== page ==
CEO Marissa Mayer said in June the company would move forward with the spinoff of its stake in e-commerce giant Alibaba, having revealed a plan to do this at the start of this year.
However, in recent weeks there has been uncertainty about whether or not a spin-off of the stake, worth some $32 billion, would be taxed — with investors fearing a high tax bill and activist Yahoo shareholders threatening a fight.
Today, after what the company said was “careful review and consideration of how to best drive long-term value for shareholders,” the Yahoo board has unanimously voted to suspend the plan to spin off the Alibaba stake.
It said it will instead work on the reverse option for separating the stake — which means it’s planning to transfer all of Yahoo’s assets and liabilities other than the Alibaba stake (i.e. its core Internet business) to a newly formed company, thereby creating two separate, publicly traded companies.
The thinking being this reverse spin-off route is less likely to spook investors and the markets with fears of Yahoo incurring a big tax bill.
The bifurcation will still require various third party consents — including shareholder approval and SEC filings and clearance. And even with all that, Yahoo said it may take more than a year for the transaction to be completed.
Commenting in a statement, Mayer reiterated her view that the “ultimate separation of our Alibaba stake will be important to our continued business transformation” — pushing the perception that it’s not the overall strategy that’s being rethought here, just the route to get there.
“In 2016, we will tighten our focus and prioritize investments to drive profitability and long-term growth. A separation from our Alibaba stake, via the reverse spin, will provide more transparency into the value of Yahoo’s business,” she said.
However, a Yahoo separated from its high-value Alibaba stake could be a target for acquisition, given how little worth is attached to the rest of the company’s assets and business.
According to the FT, several private equity firms and media/Internet advertising firms are interesting in looking at an acquisition of Yahoo. While on Monday telco Verizon* said the group would explore a possible acquisition of the company if it were up for sale.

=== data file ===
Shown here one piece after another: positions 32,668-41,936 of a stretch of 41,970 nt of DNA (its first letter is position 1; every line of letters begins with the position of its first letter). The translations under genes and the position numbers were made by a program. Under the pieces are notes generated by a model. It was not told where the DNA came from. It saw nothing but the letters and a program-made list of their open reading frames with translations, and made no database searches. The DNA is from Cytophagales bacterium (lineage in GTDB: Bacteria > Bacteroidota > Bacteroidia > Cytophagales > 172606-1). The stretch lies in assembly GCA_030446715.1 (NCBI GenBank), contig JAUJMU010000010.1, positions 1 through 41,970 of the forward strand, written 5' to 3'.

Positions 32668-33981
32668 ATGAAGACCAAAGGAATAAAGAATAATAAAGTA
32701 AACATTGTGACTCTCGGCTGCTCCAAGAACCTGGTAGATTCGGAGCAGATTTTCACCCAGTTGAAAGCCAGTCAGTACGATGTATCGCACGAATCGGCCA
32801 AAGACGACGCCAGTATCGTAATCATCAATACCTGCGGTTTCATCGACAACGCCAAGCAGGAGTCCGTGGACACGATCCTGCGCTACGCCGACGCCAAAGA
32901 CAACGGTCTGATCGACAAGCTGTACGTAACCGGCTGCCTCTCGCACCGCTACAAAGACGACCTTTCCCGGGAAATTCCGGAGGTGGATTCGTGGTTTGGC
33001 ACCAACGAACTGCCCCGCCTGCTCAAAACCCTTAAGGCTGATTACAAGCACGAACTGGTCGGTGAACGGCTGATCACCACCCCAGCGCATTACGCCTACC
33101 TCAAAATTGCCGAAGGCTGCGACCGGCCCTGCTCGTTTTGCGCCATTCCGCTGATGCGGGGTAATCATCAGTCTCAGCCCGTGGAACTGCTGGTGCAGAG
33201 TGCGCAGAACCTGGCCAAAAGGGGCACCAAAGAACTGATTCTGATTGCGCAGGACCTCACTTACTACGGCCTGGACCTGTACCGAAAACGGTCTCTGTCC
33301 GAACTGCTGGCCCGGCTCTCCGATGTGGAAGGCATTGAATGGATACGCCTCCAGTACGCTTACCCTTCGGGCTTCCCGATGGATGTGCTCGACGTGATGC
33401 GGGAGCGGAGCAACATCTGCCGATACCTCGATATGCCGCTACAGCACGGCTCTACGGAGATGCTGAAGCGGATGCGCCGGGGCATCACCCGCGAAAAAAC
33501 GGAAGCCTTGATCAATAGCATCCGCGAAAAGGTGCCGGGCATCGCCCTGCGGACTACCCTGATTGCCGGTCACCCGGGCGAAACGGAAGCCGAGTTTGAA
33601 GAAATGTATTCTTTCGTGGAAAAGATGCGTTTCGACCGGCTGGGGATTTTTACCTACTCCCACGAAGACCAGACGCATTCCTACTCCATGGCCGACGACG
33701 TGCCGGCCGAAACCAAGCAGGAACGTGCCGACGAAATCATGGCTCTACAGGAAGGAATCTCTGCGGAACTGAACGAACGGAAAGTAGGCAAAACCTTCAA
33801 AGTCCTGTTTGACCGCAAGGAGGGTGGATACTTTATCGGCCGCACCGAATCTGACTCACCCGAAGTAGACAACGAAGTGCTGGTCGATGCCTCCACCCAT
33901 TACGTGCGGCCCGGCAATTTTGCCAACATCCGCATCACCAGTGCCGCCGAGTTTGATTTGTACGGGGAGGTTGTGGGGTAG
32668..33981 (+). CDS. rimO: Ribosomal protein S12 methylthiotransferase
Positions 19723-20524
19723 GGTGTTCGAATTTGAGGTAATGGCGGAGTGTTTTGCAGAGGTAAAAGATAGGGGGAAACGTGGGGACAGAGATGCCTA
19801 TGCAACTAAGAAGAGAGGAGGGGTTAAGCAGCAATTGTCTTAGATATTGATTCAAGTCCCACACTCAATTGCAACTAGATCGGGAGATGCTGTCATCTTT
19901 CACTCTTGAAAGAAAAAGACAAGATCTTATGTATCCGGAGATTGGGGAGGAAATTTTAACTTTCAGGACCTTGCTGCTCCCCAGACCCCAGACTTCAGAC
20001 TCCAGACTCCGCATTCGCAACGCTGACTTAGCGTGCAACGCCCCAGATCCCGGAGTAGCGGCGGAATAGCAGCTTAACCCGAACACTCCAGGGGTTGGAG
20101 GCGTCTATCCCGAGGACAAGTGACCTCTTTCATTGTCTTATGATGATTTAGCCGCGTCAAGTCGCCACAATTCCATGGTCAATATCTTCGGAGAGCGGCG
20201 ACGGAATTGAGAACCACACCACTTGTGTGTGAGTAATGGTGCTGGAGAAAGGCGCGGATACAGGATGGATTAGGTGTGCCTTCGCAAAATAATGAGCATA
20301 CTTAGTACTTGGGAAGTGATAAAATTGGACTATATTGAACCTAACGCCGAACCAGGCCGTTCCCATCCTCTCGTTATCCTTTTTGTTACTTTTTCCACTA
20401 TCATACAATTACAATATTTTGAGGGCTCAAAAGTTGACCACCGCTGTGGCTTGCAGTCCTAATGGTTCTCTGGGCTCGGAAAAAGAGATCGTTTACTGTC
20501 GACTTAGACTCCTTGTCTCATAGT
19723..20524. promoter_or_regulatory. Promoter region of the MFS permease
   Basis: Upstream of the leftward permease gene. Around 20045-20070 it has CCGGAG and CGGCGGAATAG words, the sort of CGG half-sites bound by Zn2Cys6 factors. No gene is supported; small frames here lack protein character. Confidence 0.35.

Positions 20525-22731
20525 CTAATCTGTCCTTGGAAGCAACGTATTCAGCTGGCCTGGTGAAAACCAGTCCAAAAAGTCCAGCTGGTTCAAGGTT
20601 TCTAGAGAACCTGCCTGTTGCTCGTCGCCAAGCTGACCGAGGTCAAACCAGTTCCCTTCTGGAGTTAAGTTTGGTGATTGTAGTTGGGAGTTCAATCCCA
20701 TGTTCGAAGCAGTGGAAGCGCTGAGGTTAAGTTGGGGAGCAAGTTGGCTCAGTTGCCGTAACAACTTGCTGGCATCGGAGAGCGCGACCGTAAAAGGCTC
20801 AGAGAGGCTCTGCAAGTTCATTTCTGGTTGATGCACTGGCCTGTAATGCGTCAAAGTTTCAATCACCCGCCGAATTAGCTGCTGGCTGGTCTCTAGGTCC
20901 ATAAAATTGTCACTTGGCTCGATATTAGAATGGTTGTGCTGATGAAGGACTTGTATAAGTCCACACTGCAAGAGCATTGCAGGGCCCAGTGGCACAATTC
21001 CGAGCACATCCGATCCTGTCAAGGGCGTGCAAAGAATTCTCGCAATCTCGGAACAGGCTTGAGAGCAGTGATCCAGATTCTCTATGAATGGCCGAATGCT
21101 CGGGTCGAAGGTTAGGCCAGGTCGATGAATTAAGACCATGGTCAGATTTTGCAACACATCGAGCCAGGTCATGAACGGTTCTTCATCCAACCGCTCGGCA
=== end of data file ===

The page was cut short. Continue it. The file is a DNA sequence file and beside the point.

Without its core Internet business Yahoo would be a very different business: a company with a 15 per cent stake in another ecommerce giant, but no longer an active web player itself — unless Mayer’s plan for Yahoo’s transformation really is a much tighter focus. So more a total reboot than a turnaround of a struggling, veteran web company.
Mayer was hired from Google to be Yahoo’s CEO back in July 2012 with the company saying at the time that she would lead “a renewed focus on product innovation to drive user experience and advertising revenue.”
Three years later the company’s products still struggle to stand out and keep pace, especially with app innovation in the mobile industry. While it faces continued stiff competition on the ad revenue front from the likes of Google and Facebook, although Mayer did ink a new three-year search ad deal with Google this fall.
Commenting on Yahoo’s plans, Andrew Frank, research VP analyst at Gartner, told TechCrunch:
“I think there’s still a possibility that Yahoo’s core business could continue to evolve independently into a successful diversified digital media company, but it seems clear there will be a lot of investor pressure if it takes this road.
I take Marissa Mayer at her word when she says the separation will provide more transparency into the value of Yahoo’s business. Optimistically, this could give Yahoo more maneuverability in M&A activities beyond a fire sale scenario.”
“I’ve long held the view that Yahoo is better positioned as a media company than a technology innovator, and that success in media requires overseeing a portfolio of content brands. If Yahoo can’t do this itself then it will be better off joining an organization that allows it to focus on delivering content and advertising and cultivating audiences.”
*Verizon is the parent company of TechCrunch’s parent company, AOL.